Sunday, September 20, 2009

Youtube and Cultural Memory....

Looking for "gunfighter ballads" I might have forgotten I went over to Youtube to see if there was a video for "The Ballad of Paladin," the theme song to the 1950s-1960s TV western series Have Gun, Will Travel. And, off course there was.

There should be (and quite possibly is already) a name for the Youtube effect in which one thing leads to another, spirals out of control, and before you know it, you're older.

Go on and click on that link to the video of "The Ballad of Paladin." Look to the right and at the list of related videos and how can you NOT click on the opening of Rawhide? Now, how can you resist looking at the opening of The Rifleman? And now you've clicked on the intro to Gunsmoke, haven't you? And Gunsmoke makes you click on the intro to Cheyenne, a series you didn't realize you remembered until the music kicked in.

And as a repository for the theme songs to all the TV westerns of the 1950s and 1960s Youtube has become this instantly accessible repository for that odd sort of affective cultural memory that television theme songs inhabit.

If it hasn't been named then let me suggest we call it the "Youtube spiral."

Cheyenne led to Colt 45 which led to Johnny Yuma which led to Bat Masterson which led to Jim Bowie which led to Shotgun Slade which led to Tombstone Territory and there, at the very end of the spiral, I found Tate.

Tate was a Western television series starring David McLean that aired on the NBC television network from June 8, 1960 until September 14, 1960. It was a summer replacement series as a part of the Kraft Summer Theater, and did not catch on as a regular series.

As soon as I saw the video I instantly remembered the series with a feeling that's hard to describe. It was like forgetting you speak an obscure foreign language until someone mutters a phrase in passing and the memory of it, it's grammar and vocabulary, suddenly come flooding in.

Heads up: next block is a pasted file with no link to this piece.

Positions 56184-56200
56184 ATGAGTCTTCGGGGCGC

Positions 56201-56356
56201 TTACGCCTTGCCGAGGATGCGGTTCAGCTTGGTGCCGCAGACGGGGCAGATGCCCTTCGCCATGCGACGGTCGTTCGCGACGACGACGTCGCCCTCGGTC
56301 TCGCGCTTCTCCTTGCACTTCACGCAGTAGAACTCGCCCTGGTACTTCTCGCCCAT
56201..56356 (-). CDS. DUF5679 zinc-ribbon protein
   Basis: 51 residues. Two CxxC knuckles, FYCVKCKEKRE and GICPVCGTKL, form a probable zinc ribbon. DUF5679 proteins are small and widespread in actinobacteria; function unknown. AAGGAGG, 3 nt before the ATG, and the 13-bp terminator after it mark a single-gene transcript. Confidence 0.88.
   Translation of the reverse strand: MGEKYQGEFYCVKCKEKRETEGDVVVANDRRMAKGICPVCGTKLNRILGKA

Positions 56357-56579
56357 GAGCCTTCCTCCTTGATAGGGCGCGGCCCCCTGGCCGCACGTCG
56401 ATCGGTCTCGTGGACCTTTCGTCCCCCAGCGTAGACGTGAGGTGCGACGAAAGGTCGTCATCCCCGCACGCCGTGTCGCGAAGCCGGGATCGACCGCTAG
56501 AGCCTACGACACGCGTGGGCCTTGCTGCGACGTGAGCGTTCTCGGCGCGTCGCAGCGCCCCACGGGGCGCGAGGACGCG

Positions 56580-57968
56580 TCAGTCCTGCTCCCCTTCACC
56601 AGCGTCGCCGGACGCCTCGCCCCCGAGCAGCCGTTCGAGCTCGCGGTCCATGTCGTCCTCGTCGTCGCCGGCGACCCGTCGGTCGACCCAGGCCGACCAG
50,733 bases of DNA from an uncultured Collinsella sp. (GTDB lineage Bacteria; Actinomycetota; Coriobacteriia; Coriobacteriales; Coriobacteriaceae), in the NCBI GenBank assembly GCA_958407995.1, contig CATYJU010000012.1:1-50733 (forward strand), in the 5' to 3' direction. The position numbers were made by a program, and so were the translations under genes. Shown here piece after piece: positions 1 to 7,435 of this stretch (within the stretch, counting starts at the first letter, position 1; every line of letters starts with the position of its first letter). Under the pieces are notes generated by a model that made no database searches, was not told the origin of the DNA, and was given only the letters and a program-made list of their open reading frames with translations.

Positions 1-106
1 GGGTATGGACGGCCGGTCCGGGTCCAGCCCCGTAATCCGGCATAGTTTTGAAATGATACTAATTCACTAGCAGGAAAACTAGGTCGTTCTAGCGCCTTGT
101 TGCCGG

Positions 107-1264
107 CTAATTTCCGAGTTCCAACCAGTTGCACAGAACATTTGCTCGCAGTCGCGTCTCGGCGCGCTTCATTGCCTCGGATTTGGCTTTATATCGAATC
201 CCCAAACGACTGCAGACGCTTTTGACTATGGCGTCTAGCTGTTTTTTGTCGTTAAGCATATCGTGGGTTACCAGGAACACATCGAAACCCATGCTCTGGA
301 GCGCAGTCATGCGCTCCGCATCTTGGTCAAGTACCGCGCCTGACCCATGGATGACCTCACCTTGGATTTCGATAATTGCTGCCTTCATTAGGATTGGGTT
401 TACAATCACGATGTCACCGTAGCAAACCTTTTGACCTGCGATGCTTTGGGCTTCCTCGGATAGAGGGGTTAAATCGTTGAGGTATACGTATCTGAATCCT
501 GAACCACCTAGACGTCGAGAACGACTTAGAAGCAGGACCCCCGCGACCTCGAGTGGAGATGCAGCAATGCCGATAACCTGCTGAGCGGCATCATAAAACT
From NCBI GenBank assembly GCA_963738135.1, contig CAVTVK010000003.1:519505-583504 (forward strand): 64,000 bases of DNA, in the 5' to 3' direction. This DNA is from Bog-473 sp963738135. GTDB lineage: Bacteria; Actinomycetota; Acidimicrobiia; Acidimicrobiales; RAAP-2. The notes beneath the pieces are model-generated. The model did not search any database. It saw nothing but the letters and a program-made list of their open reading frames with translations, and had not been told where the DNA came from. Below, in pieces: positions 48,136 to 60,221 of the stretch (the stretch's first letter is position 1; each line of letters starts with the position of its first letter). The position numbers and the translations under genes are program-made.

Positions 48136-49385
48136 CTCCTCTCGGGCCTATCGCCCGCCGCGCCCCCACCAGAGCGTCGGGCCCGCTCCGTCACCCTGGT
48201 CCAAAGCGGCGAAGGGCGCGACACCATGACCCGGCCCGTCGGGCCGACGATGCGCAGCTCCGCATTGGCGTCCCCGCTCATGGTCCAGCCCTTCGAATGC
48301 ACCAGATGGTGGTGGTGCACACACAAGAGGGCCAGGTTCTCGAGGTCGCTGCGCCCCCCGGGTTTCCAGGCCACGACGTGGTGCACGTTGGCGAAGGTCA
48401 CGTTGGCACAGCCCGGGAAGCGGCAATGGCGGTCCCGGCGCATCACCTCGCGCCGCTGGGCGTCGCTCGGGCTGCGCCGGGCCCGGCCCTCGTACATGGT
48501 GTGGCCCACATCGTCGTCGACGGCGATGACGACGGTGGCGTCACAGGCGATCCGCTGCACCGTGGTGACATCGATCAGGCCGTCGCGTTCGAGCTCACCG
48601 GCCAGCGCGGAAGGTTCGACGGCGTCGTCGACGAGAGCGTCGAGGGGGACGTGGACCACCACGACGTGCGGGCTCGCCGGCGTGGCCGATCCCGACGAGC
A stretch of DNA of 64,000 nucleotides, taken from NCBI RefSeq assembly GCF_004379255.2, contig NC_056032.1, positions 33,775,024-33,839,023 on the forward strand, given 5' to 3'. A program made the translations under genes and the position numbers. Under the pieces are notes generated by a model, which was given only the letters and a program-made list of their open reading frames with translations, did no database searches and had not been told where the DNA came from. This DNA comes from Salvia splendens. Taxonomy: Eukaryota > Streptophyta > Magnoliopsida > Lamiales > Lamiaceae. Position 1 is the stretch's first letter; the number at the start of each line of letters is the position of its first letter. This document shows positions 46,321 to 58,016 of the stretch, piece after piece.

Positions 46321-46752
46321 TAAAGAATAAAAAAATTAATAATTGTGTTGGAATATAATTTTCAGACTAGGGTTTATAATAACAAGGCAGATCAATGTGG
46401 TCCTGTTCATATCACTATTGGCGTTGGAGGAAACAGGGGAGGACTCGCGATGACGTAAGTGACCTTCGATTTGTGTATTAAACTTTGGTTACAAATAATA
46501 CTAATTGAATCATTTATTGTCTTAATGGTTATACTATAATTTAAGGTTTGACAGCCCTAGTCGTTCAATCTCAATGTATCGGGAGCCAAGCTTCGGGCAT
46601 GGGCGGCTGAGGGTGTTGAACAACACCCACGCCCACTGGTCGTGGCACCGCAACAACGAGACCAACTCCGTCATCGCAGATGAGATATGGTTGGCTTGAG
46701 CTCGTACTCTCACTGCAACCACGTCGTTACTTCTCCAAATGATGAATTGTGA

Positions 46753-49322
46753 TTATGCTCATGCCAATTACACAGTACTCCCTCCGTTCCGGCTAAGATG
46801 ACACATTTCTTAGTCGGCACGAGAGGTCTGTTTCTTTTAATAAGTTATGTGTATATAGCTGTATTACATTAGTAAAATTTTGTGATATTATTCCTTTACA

When the series aired I would have been six years old. I'm sure it was never shown in syndication, but 1960 would have been the very center of the golden age of TV westerns and I remember being a fan of all of them. Like every other kid of the era I practiced my fast draw, could "fan" a six-shooter and fire my Winchester air rifle with the best of them.

These memories have to have been what inspired me some years back to buy an Italian-made replica of an 1870s Colt .45 single action revolver. It's my favorite gun to shoot, especially at an outdoor range. I've even learned to "fan" it -- hold the trigger down after the first shot and sweep the palm of your other hand over the hammer of the gun. It hurts like hell by the way, but the thrill is worth it.

But back to Tate....

Like Shane and Paladin, Tate had one name -- a tradition carried on by their 20th Century counterparts, contemporary "guitarslingers" like Prince, Slash, etc. Unlike other TV leading men, Tate had lost the use of his left arm during the Civil War. Afterward, he roamed the West as a bounty hunter/fast gun trying to earn enough money to get his damaged arm surgically repaired. Yes, even in the late-19th Century the lack of national health care often had tragic results.

Tate dressed in black leather with his left arm covered with black leather and slung with a glove on the end. I think it's that I remember; seeing a handicapped figure in a starring role was unusual for TV of the time. it's reasonable to suggest that Tate paved the way for later shows with handicapped lead characters like Ironside and Longstreet.

I've wonder if the character of Tate wasn't informed in some manner by the handicapped WWII veteran, John J. Macreedy, played by Spencer Tracy in the 1955 film, Bad Day At Black Rock. Like Tate, Macreedy faces down the bad guy with just one arm (Tracy keeps his left hand in his pocket the entire film). This fight scene with Earnest Borgnine seems lifted from any one of a thousand classic westerns. Notice how Lee Marvin looks on from a nearby table.

Though short-lived, the series featured a long list of guest stars, including Julie Adams, Chris Alcaide, James Coburn, Robert Culp, Jock Gaynor, Martin Landau, Leonard Nimoy, Warren Oates, and Robert Redford. One episode was even directed by famed actress/director Ida Lupino.

In 2008, The entire 13-episode series was released on DVD by Timeless Media Group, something made possible I suspect because the series is in the public domain. Copyrights that never expire would mean the permanent banishment of who knows how many films and series like this.

One last note.... At the time of the series its star David McLean was already well known as the Marlboro Man, one of the most famous advertising campaigns in advertising history. It would also be one of the most ironic and infamous since McLean himself died of lung cancer in 1995.


Anonymous said...

Just wanted to say how much I enjoy your posts both on Expecting Rain and here-- the arguments and jokes and opinions too.

I'm new to Dylan's work and there is a lot of silliness out there that has to be navigated to find all the good stuff. I appreciate your clarity and balanced conviction. Very helpful. Really works for this philosophy prof.

Just read the posts on whether it's worth it to go out and find the vinyl of some albums. Informative and funny. Man, can't beat that.

I'm MMD on ER. I don't post often.

Just thought you'd like to know your efforts were being appreciated.

Stan Denski said...